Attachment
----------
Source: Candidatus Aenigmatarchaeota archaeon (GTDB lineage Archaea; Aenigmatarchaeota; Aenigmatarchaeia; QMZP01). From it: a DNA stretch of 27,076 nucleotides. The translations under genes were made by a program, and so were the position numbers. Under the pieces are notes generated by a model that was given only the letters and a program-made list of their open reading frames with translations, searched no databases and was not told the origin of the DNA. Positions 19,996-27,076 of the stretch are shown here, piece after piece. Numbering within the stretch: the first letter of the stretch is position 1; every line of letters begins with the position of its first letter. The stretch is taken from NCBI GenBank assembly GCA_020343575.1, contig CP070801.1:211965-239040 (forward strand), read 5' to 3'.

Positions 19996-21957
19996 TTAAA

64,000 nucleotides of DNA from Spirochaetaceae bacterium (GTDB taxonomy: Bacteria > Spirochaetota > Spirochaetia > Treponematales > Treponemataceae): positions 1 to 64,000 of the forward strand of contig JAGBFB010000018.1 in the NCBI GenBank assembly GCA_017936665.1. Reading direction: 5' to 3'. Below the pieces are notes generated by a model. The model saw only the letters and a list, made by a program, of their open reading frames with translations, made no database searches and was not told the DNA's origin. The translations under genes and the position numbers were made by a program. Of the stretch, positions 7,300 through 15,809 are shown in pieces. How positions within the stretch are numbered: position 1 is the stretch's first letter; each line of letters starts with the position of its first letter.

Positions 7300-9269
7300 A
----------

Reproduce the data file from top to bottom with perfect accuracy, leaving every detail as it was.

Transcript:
Source: Candidatus Aenigmatarchaeota archaeon (GTDB lineage Archaea; Aenigmatarchaeota; Aenigmatarchaeia; QMZP01). From it: a DNA stretch of 27,076 nucleotides. The translations under genes were made by a program, and so were the position numbers. Under the pieces are notes generated by a model that was given only the letters and a program-made list of their open reading frames with translations, searched no databases and was not told the origin of the DNA. Positions 19,996-27,076 of the stretch are shown here, piece after piece. Numbering within the stretch: the first letter of the stretch is position 1; every line of letters begins with the position of its first letter. The stretch is taken from NCBI GenBank assembly GCA_020343575.1, contig CP070801.1:211965-239040 (forward strand), read 5' to 3'.

Positions 19996-21957
19996 TTAAA

64,000 nucleotides of DNA from Spirochaetaceae bacterium (GTDB taxonomy: Bacteria > Spirochaetota > Spirochaetia > Treponematales > Treponemataceae): positions 1 to 64,000 of the forward strand of contig JAGBFB010000018.1 in the NCBI GenBank assembly GCA_017936665.1. Reading direction: 5' to 3'. Below the pieces are notes generated by a model. The model saw only the letters and a list, made by a program, of their open reading frames with translations, made no database searches and was not told the DNA's origin. The translations under genes and the position numbers were made by a program. Of the stretch, positions 7,300 through 15,809 are shown in pieces. How positions within the stretch are numbered: position 1 is the stretch's first letter; each line of letters starts with the position of its first letter.

Positions 7300-9269
7300 A